Spain has long been one of the UK’s favourite holiday destinations and has also long been a favourite location for holiday and second homes – the place where Brits turn to, more than any other, to purchase that dream property abroad.
The issue of hidden developers gets less attention, but here Keith Rule of CostaLuz Lawyers – who was himself part of the first off-plan deposit class action back in 2011/12 – outlines what a hidden developer is, how buyers can claim against them for a refund, and what the buying landscape will look like for Brits in Spain post-Brexit.
There are a number of issues affecting UK buyers in Spain right now, including that of hidden developers. Can you explain a bit more about what a hidden developer is?
According to several sentences from a number of Provincial Appeal Courts in Spain, a hidden developer is a company that dealt with off-plan buyers as a property developer while presenting itself as an estate agent. This basically involved the company receiving off-plan advanced deposit amounts and promising a finished property by an agreed date, despite not being in charge of the building process itself.
Some of these ‘hidden developer’ companies have avoided the legal obligations of Law 57/68, with regards to the issuing of the legally required guarantee and the protection of the off-plan deposit funds, by presenting themselves as estate agents.
However, they were actually receiving large amounts of off-plan deposit funds and making commitments with the buyer relating to the completion of an off-plan property project.
Tell us more about Ocean View Properties on the Costa Blanca and Palmera Properties on the Costa del Sol. What is the controversy around a developer taking on the role of developer and agent?
These two companies operated broadly as estate agents on the Costa del Sol and Costa Blanca during the real estate and financial boom (Ocean View Properties also operated on the Costa del Sol).
They were receiving big amounts from buyers and promising a project completion deadline to them. They might not be named as developers in the purchase contract but, according to the Provincial Appeal Court Case Law we have mentioned above, the fact they received off-plan deposit amounts in their bank accounts and set deadlines and promises to buyers means they can be considered as developers under the concept of Law 57/68.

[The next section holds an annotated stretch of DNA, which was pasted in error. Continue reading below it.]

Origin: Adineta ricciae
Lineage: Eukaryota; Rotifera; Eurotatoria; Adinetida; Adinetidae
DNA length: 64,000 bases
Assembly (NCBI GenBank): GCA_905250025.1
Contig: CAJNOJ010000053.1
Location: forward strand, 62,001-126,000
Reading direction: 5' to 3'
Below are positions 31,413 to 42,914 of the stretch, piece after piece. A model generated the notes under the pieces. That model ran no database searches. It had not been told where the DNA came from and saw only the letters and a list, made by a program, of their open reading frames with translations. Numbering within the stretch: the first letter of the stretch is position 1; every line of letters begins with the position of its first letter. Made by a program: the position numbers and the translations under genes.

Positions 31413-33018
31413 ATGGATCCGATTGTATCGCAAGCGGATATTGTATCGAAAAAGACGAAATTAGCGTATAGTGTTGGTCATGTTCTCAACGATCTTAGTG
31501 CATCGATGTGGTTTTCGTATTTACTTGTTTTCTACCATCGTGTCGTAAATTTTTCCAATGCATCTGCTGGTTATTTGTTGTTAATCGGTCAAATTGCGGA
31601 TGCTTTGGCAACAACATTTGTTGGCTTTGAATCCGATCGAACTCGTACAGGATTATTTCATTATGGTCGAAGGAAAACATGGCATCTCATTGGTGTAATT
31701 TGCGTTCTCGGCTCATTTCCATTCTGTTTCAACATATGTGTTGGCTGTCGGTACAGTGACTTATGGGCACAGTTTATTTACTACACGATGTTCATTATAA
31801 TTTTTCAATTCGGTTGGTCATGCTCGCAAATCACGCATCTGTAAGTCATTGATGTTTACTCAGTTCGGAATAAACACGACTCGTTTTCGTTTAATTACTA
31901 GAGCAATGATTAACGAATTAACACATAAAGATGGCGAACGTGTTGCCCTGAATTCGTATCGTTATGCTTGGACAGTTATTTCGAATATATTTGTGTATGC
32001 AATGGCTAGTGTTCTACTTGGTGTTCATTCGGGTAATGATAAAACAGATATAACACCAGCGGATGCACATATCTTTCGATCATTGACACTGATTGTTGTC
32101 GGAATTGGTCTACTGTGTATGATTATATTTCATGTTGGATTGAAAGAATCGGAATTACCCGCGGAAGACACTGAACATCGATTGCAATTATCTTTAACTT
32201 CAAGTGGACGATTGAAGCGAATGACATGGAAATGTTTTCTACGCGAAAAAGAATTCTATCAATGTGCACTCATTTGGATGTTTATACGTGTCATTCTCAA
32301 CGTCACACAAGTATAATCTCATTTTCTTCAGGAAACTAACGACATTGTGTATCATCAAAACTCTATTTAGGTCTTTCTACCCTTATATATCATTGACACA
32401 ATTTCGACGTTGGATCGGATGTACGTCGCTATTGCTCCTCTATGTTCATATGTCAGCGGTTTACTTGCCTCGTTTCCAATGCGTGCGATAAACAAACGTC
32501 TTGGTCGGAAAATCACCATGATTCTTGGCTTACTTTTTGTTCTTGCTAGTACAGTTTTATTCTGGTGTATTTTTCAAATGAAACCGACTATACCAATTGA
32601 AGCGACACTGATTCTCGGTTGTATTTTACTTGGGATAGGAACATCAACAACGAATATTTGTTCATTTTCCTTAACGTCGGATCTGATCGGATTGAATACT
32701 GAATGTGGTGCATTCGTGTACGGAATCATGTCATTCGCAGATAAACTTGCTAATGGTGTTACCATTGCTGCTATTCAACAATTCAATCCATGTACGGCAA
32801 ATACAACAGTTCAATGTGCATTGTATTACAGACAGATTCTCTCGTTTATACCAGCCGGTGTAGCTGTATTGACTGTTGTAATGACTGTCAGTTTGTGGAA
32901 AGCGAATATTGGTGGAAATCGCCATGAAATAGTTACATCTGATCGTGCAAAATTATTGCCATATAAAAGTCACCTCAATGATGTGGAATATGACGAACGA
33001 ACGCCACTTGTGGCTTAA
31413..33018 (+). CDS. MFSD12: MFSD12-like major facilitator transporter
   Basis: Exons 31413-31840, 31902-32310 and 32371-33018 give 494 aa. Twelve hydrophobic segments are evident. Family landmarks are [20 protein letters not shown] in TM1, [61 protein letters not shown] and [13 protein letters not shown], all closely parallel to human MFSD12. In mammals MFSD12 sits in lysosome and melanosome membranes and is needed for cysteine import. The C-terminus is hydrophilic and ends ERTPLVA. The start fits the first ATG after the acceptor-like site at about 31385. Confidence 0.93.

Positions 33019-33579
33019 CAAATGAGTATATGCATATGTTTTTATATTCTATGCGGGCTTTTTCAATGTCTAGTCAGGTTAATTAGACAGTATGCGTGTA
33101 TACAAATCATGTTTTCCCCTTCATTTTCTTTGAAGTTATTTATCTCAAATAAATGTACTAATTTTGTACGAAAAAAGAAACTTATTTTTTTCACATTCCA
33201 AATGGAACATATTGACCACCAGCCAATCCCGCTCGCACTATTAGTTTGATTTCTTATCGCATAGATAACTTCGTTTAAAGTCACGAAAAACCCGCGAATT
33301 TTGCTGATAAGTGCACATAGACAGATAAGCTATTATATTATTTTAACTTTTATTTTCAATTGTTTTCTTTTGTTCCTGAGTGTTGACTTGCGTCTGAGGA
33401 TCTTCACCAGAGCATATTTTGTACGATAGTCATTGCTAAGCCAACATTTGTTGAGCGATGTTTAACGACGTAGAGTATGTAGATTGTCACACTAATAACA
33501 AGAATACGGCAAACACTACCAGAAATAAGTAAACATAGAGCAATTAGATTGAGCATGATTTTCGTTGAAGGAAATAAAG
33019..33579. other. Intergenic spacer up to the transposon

Therefore, they can also be bound by the obligations imposed on off-plan developers in Law 57/68 for the protection of off-plan property buyers. More importantly, this also places obligations on the ‘hidden developers’ bank into which the buyers’ off-plan deposits were paid.
How can buyers claim against them for a refund?
Using the Provincial Appeal Court case law mentioned above, buyers can potentially claim if they: (1) know the Spanish bank account where the ‘hidden developers’ received their off-plan deposit amounts and have documentary evidence of their funds being transferred to or received by that bank, or (2) had the off-plan purchase contract cancelled or if the property is still not finished.
Success is definitely possible if buyers are in the situations described above.
Hundreds of individuals in the UK and Ireland could have the potential to make a claim – but if they’re unsure, how can they be certain that they have the right to make a claim?
As expressed above, if they can show details of the bank account that they paid their off-plan deposit funds into, along with a purchase contract that was cancelled or unfulfilled, they have the right to make a claim.
Anyone who is unsure can, of course, contact us for a free appraisal. Our plan is to send initial communications to the banks of these ‘hidden developers’ before the deadline of December 28 2020, so that those who meet the criteria can use this final chance to recover their lost money.
What are the other issues currently facing UK buyers in Spain, aside from the obvious Covid-based problems?
Negative equity, I would say, is the main problem they are facing. Hundreds of owners are still paying huge mortgages for properties bought in the boom years of 2005-2007. There are, though, a range of solutions if you have negative equity on your Spanish property.
There is also the issue of Spanish mortgages being sold in the boom years as variable rate or tracker mortgages linked to the Euribor rate, but with a Ground Clause (Clausula Suelo) included which meant in reality the mortgage interest rate could not drop below a much higher rate fixed by the bank.
So, these mortgage holders never had the benefit of falling interest rates over the past decade. We have won many cases against Spanish banks for mortgage holders who had this Ground Clause included in their mortgage without the implications being fully explained to them when the mortgage was first taken out.
If the case is won, then normally the Ground Clause is removed, meaning they now have the benefit of lower monthly payments directly linked to the Euribor rate and all the overpaid interest is refunded by the bank.
What will the buying landscape in Spain look like for British buyers from January 1 2021, when the transition period is due to end? Would buyers be advised to act now, before the deadline?
The Brexit deadline won’t affect off-plan property claim actions, but it could benefit those facing the problem of negative equity. This is because the process to repossess a property in Spain and then enforce the court decision in the UK will get more complicated from January 2021.
You can contact CostaLuz Lawyers here.
This post has originally been featured in Property Investor Today.